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made it our best performing intensity model over a period of 2013 to 2015. we will mark the first time forecasters have had direct connections between the coupled air, ocean, and waves, which will again improve our forecast team for the track and intensity. this upgrade will also increase the number of storms that we can forecast for any given time to 8. hopefully we will not be able to test that this year. speaking of water again, we have an exciting new flood forecasting tool coming online this summer to help us forecast inland flooding. as i mentioned before, inland flooding is the greatest threat to life and property from and land falling tropical system. this is the five-year anniversary of tropical storm irene, that passed over new york city and cause tremendous flooding in the state of vermont. we remember the devastation that
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storm caused, and now with our new national water model, version one, coming out this summer, we will be able to produce seven-day weather forecasts, water forecasts, and a 30-day water outlook for the entire nation, which we have never been able to do before. this will provide hourly water forecasts for 700 times more places than we have been able to do it in the past. this will allow us to greatly enhance our ability to forecast inland flooding from tropical storms and hurricanes. currently we forecast for 4000 points, but with the national water model, we will be able to have neighborhood resolution at 2.67 million points. that is really amazing. we also have some advancements at the national hurricane center this year. we have new tools to help communicate the threats of the storm surge and the potential for hurricane activity.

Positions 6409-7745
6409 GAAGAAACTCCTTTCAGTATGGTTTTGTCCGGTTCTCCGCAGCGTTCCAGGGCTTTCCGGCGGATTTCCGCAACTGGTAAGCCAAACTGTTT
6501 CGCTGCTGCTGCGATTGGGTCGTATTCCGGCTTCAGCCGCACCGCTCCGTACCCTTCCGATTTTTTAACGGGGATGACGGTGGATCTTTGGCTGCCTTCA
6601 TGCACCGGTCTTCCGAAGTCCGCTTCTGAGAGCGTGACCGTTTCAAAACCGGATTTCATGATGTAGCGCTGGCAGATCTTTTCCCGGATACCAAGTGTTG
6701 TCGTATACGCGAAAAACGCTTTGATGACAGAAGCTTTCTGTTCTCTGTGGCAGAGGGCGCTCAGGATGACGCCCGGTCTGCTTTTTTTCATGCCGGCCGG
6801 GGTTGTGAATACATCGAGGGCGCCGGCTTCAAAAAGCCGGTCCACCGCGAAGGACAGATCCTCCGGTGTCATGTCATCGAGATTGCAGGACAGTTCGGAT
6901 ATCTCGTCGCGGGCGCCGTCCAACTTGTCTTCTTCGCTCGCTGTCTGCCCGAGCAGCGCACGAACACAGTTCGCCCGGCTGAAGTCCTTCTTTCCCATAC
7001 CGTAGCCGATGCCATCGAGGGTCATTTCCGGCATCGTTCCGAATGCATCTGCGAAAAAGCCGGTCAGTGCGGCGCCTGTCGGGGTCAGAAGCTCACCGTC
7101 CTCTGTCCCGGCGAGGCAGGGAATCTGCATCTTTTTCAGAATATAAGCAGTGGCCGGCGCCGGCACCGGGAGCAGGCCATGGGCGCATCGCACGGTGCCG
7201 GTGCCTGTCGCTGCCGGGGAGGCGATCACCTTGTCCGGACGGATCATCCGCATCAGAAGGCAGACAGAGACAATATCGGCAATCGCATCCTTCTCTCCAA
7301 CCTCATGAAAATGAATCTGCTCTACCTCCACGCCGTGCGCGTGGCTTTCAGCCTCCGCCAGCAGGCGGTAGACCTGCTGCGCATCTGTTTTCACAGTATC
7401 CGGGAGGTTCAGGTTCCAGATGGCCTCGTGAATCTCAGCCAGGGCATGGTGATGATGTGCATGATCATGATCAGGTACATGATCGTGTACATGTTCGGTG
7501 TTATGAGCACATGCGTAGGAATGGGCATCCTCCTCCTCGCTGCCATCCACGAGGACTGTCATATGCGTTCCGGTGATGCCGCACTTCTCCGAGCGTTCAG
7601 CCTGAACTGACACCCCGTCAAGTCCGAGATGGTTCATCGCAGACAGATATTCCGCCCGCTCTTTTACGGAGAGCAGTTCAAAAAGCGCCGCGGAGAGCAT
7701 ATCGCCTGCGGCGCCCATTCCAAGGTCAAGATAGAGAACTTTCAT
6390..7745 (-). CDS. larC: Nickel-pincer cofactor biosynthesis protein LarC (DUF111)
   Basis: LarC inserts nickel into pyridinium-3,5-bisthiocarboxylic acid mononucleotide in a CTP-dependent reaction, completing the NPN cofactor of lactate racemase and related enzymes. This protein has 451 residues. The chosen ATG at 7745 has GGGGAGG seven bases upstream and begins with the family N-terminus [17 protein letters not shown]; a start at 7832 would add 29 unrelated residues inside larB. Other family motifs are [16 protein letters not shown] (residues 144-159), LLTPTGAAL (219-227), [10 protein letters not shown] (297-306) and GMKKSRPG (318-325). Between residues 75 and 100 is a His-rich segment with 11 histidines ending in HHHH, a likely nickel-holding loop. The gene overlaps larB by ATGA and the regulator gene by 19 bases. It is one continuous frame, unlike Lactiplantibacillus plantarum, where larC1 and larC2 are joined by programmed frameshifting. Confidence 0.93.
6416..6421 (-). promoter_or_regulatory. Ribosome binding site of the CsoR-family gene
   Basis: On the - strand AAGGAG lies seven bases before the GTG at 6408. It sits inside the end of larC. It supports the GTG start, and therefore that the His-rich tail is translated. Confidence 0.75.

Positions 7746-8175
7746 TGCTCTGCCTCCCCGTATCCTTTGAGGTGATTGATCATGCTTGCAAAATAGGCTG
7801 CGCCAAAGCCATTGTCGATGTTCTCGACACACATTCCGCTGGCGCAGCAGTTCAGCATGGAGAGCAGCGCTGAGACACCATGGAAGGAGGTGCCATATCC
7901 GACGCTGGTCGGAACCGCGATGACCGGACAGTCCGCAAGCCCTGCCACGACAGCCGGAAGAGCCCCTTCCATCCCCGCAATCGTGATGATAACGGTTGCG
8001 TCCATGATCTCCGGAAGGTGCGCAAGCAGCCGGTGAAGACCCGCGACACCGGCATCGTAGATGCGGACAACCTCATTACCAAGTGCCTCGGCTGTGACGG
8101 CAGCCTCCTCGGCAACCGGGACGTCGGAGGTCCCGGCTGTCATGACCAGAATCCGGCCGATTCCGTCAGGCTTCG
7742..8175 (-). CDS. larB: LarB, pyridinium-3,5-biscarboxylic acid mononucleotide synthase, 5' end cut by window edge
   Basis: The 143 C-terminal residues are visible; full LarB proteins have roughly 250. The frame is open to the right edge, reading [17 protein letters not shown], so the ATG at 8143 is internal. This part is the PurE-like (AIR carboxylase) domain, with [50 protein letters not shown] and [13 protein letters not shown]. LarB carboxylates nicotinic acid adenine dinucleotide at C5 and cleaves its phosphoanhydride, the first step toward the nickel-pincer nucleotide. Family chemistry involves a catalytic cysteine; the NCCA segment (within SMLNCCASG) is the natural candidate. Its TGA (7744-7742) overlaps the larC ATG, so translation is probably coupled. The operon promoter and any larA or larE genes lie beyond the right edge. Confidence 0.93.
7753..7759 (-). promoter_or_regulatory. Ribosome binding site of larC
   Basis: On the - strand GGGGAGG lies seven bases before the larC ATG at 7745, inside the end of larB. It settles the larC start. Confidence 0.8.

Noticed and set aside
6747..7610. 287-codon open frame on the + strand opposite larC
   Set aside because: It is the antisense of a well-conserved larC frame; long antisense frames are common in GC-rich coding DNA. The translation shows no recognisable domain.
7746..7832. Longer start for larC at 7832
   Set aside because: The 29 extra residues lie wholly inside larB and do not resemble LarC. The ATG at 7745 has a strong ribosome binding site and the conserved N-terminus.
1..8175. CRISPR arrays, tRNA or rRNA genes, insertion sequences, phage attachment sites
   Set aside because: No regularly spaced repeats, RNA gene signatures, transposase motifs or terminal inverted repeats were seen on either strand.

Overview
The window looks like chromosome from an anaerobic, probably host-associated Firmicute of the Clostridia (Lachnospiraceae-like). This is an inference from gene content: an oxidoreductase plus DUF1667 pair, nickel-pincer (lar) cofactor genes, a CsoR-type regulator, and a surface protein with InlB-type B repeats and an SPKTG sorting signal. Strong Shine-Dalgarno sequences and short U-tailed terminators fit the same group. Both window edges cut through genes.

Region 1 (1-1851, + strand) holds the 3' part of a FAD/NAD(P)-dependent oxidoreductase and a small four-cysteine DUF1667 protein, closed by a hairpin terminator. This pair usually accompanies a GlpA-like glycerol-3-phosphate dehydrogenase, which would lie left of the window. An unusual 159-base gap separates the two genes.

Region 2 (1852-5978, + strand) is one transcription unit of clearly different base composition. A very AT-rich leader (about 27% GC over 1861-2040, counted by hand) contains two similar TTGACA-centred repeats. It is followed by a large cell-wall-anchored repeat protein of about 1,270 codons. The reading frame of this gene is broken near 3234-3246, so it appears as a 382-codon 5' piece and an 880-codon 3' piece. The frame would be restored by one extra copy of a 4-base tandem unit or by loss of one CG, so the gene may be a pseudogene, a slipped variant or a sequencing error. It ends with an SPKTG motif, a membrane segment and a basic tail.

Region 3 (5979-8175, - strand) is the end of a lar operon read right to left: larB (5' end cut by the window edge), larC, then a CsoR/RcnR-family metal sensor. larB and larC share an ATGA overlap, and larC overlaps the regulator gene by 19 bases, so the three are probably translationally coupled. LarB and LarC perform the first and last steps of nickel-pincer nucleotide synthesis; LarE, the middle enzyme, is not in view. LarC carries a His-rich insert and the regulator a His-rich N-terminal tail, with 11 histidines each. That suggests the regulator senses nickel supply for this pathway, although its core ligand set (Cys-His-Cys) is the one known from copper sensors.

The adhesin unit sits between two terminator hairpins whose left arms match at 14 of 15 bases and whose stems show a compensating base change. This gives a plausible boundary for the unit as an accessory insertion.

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for the second year, the national hurricane center will have an experimental storm surge watch/warning graphic. this will highlight coastal areas most at risk for life-threatening inundation by storm surge from a tropical cyclone. it is designed to introduce this watch/warning-specific concepts for storm surge hazard, each we have never had before. also, our experimental product, the potential storm surge flood map that was debuted in 2014 will go operational this year in 2016. so the map highlights geographic areas where inundation from a storm could occur and the height above ground that the water could reach representing a worst-case scenario for any individual location. that is exciting that you can actually see in a graphic where the highest level of water could occur. in conclusion, resilience to